• I have also began to question the afterlife more so, at least if someone leaves earth before their time. I "experimented" with religions for a couple years of my life, particularly my freshman year of college.  It made me appreciate faith more than I had in my years before college, even if it wasn't something I could keep up myself and challenged often.  Some days I start talking to Lindsay as if she can hear what I'm doing or can possibly see into my thoughts and any transgressions or memories I have of her.  There are other days where I start to bring this up with God. It will be along the lines of, "Hey God, how does this happen? I wonder if You had a different idea for Lindsay once she left early." Now I don't believe God is a person, but rather an energy...the biggest mystery known to man, even beyond Higgs Boson or other scientific and spiritual questions and answers.  There's also the semi-Buddhist likelihood that once she "saw the light" her own spirit transfers into a newborn somewhere else in the world, a reincarnation, although the newborn will have no memory of Lindsay for neurological reasons.  I ponder what may be possible, in true agnostic fashion.

  • Once I'm ready to hit the dating scene, I do think about what will happen if I have to break the news about why exactly I became a single man.  I believe I'm near the point where I can go on some dates, where it wouldn't be just company to cope with the loss. If I do get close enough to someone, how do I go about dropping the inevitable?  I've likely pondered this more than I should for the last week because of situations with the opposite sex lately.  More so, what lessons can I learn from this past relationship? I gained a lot and learned more about myself and commitment  and I probably don't want to get into anything long-term for a while, but knowing my history I'm bound to end up with someone soon enough and will be able to not always think about the past.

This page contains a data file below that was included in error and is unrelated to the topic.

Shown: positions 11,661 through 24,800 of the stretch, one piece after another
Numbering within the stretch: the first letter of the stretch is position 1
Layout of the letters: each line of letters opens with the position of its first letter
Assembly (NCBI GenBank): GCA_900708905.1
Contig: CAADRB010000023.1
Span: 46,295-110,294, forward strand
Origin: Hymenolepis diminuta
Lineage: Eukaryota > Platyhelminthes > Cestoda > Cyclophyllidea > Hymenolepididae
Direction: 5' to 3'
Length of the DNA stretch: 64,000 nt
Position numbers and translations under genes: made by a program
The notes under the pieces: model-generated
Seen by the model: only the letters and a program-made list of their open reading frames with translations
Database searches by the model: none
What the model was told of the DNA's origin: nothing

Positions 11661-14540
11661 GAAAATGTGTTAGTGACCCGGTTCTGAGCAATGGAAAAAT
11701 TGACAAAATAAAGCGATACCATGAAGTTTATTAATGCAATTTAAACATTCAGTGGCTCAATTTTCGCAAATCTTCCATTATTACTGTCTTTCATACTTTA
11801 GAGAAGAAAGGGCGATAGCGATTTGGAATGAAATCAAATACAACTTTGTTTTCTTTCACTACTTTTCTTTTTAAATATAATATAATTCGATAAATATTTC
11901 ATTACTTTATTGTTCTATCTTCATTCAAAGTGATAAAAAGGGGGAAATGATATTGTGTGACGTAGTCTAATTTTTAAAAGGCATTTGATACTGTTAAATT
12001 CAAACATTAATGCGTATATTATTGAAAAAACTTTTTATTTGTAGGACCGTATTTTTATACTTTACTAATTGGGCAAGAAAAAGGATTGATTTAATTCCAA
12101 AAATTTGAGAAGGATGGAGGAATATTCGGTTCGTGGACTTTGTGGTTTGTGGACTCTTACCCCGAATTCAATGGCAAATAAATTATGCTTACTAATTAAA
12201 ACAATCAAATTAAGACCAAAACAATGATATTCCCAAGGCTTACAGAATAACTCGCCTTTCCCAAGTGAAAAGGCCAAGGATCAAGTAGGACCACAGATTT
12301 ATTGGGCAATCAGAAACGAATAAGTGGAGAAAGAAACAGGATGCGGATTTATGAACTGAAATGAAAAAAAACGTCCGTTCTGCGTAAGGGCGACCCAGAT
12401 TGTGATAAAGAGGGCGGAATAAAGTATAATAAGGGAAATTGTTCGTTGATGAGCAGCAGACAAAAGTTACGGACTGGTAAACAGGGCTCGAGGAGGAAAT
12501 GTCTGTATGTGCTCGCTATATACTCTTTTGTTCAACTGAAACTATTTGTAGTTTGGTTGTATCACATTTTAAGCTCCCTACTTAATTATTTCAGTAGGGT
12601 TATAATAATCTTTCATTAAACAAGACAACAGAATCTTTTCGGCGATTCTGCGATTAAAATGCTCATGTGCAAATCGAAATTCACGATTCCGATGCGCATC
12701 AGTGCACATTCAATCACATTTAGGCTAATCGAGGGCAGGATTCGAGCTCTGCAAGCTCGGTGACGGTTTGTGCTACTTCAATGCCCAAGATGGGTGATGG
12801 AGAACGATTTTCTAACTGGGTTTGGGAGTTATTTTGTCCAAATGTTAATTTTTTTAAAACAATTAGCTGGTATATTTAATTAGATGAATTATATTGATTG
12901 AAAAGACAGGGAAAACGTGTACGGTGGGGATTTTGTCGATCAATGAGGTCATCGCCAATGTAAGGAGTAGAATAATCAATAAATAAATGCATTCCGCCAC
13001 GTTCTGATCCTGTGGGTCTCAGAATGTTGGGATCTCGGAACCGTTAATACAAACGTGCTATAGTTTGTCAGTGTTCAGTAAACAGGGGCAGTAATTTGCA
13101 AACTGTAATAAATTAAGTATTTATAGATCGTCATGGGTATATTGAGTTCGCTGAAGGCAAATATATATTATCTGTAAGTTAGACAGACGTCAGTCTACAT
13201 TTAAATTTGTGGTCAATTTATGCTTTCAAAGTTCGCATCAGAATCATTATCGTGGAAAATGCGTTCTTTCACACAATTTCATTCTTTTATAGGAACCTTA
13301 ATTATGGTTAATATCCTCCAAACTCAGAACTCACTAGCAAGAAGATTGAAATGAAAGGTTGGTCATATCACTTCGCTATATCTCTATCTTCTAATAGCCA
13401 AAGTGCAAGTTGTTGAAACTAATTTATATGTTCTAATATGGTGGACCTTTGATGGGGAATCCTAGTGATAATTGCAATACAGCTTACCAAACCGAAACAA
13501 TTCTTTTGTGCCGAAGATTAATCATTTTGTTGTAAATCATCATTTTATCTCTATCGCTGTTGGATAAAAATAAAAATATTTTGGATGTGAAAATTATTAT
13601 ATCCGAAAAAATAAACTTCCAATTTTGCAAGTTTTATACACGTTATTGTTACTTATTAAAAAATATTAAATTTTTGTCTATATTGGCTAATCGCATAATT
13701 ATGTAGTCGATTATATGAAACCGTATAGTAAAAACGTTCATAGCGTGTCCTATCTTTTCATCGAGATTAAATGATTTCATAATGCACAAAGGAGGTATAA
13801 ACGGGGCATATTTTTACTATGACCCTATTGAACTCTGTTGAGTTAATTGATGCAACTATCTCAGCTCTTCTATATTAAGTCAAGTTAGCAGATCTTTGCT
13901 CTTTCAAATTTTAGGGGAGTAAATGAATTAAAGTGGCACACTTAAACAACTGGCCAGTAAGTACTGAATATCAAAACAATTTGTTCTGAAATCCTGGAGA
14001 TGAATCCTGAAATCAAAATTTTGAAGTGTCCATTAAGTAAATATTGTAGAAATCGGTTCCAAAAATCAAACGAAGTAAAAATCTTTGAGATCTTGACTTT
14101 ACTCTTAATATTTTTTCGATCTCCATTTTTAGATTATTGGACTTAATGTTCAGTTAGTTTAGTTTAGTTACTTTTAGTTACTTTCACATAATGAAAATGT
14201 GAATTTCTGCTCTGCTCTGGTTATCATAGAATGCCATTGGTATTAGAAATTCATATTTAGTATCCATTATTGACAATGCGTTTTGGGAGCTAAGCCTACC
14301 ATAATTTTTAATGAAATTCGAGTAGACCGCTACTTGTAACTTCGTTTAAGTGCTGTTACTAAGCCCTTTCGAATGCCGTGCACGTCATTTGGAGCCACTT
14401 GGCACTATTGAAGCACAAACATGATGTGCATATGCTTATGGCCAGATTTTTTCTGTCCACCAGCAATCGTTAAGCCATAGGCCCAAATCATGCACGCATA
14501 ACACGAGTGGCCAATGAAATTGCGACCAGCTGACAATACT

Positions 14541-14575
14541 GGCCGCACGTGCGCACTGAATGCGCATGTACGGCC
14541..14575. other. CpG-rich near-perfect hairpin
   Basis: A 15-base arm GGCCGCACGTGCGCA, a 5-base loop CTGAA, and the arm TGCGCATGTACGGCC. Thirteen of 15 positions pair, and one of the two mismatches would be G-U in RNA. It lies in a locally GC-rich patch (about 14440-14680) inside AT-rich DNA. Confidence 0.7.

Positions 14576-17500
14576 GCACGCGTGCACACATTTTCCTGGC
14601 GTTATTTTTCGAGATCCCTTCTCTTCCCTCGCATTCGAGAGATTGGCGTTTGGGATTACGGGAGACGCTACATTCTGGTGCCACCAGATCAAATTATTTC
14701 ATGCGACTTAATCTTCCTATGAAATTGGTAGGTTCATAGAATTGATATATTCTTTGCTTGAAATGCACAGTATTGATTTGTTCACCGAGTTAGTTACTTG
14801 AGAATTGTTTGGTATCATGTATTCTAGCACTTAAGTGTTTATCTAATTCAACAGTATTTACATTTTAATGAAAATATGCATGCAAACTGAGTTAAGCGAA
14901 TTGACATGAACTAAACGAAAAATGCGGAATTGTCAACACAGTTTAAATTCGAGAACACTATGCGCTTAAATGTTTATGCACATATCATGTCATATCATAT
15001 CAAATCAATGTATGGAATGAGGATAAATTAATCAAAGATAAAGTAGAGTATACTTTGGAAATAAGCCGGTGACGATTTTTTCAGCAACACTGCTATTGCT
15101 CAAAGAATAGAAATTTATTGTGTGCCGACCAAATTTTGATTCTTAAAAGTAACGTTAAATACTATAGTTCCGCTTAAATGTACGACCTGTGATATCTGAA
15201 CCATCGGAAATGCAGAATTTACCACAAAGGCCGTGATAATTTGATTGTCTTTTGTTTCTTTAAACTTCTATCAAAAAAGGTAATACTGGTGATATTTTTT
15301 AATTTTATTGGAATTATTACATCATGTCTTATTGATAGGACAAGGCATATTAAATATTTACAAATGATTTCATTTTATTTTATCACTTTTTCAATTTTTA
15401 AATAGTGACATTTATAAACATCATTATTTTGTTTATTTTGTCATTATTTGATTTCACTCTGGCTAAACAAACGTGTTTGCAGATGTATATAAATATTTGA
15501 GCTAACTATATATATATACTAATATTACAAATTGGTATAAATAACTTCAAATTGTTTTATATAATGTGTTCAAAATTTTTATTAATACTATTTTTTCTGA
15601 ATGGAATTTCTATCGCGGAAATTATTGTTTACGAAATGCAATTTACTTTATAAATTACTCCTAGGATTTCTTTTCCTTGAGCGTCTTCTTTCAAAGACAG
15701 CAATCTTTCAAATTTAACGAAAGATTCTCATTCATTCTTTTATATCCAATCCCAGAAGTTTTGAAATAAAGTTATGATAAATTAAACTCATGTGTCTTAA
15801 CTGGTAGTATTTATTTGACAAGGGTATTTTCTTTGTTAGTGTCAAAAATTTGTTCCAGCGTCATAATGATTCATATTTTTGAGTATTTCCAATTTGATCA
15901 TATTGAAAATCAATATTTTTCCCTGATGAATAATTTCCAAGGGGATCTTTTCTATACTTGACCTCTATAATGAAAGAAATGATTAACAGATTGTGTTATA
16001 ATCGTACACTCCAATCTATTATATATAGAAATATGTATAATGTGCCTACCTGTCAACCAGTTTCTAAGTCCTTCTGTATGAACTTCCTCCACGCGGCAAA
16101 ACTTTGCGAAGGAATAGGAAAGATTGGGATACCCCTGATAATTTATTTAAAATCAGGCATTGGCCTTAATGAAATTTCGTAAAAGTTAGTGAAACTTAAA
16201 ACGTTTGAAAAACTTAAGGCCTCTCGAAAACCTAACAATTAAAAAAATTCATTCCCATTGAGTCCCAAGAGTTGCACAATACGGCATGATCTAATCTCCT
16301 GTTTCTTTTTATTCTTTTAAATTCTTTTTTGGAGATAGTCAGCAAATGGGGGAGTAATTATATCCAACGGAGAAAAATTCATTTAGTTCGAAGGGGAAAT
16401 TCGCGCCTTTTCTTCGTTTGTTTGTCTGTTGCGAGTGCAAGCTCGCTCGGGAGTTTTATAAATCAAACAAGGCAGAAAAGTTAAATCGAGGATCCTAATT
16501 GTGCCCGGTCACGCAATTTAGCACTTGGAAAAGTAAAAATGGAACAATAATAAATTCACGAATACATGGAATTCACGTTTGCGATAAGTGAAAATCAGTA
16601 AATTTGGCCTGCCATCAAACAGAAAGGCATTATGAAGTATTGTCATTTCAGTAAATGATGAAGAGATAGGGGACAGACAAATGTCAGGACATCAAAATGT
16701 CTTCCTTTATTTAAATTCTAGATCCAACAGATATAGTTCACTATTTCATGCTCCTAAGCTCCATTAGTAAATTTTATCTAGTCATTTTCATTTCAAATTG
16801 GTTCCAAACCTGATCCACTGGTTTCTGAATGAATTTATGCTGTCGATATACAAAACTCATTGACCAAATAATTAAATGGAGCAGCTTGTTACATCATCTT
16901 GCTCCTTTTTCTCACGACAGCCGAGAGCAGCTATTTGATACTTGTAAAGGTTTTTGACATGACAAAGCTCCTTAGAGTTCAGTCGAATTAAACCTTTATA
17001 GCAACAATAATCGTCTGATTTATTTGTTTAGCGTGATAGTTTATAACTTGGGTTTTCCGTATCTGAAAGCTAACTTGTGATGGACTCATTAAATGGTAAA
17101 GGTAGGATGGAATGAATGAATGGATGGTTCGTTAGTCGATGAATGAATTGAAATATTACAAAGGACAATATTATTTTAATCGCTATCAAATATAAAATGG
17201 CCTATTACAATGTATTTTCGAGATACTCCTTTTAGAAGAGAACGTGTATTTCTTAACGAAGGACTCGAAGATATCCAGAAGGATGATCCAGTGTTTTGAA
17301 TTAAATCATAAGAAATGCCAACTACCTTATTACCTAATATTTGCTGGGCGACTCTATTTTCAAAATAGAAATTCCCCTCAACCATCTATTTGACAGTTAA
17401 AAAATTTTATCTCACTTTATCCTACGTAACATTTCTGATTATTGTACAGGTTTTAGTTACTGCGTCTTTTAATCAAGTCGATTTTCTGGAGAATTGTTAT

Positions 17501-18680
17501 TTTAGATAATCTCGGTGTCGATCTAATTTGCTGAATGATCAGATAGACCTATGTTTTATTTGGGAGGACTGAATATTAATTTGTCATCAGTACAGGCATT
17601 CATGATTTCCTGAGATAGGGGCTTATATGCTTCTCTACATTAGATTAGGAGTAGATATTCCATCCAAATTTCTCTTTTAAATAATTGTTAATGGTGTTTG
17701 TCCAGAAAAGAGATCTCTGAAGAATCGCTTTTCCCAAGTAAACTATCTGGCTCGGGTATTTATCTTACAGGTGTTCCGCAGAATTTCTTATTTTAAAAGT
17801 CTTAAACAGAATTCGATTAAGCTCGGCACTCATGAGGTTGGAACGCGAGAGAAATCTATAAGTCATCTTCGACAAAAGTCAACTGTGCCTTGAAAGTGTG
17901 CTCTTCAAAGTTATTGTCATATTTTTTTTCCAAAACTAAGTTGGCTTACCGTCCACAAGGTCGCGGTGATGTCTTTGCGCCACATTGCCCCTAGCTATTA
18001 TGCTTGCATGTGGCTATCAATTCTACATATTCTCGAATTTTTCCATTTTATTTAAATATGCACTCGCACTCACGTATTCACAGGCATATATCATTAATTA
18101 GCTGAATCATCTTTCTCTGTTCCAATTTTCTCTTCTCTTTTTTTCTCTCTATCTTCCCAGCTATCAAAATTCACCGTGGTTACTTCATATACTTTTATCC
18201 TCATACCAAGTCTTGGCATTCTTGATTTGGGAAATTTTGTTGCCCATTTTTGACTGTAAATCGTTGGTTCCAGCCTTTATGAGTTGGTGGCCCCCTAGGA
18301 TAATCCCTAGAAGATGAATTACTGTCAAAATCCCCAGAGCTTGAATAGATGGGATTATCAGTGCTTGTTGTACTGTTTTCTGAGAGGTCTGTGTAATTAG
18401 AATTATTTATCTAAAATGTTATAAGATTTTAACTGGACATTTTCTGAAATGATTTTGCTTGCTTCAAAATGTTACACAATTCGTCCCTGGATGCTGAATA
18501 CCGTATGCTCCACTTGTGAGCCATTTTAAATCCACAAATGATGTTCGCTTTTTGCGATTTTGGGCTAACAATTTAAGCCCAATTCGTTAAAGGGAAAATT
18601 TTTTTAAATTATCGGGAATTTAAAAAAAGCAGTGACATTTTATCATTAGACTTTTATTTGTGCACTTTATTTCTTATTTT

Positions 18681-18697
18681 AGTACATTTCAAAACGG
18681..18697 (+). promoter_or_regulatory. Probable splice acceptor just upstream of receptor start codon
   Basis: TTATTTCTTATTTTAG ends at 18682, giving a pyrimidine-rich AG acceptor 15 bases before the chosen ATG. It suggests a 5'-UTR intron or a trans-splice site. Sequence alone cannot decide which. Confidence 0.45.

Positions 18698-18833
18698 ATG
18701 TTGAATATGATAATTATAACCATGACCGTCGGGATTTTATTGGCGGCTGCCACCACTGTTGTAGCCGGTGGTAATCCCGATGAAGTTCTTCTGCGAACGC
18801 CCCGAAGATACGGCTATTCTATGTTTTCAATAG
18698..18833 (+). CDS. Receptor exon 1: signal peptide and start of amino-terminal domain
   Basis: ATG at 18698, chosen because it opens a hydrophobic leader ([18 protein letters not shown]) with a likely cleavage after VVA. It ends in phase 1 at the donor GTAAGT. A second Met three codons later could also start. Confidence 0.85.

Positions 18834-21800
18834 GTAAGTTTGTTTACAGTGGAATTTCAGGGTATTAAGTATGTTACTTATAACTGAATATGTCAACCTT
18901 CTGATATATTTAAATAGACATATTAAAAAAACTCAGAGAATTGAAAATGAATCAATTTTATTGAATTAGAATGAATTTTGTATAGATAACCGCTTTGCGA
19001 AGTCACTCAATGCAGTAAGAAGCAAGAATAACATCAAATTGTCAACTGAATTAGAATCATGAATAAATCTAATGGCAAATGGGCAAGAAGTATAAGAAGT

They say time heals wounds, which it has been so far.  However, time isn't going to ever make loss go away.   What I compare it to is an injury, and losing my lady is comparable to a battle scar.  If you puncture it too much it will explode; if you leave it alone it will be a legacy. I know all of us will move forward and I'll love again. The best part is being able to stay positive lately, and how I've become closer to everyone she knew.  I'm not going to write a book on "how to deal with death" from the perspective of someone like me, but at least I can refer to such a time if it ever happens again.

This one's for you, Lindsay.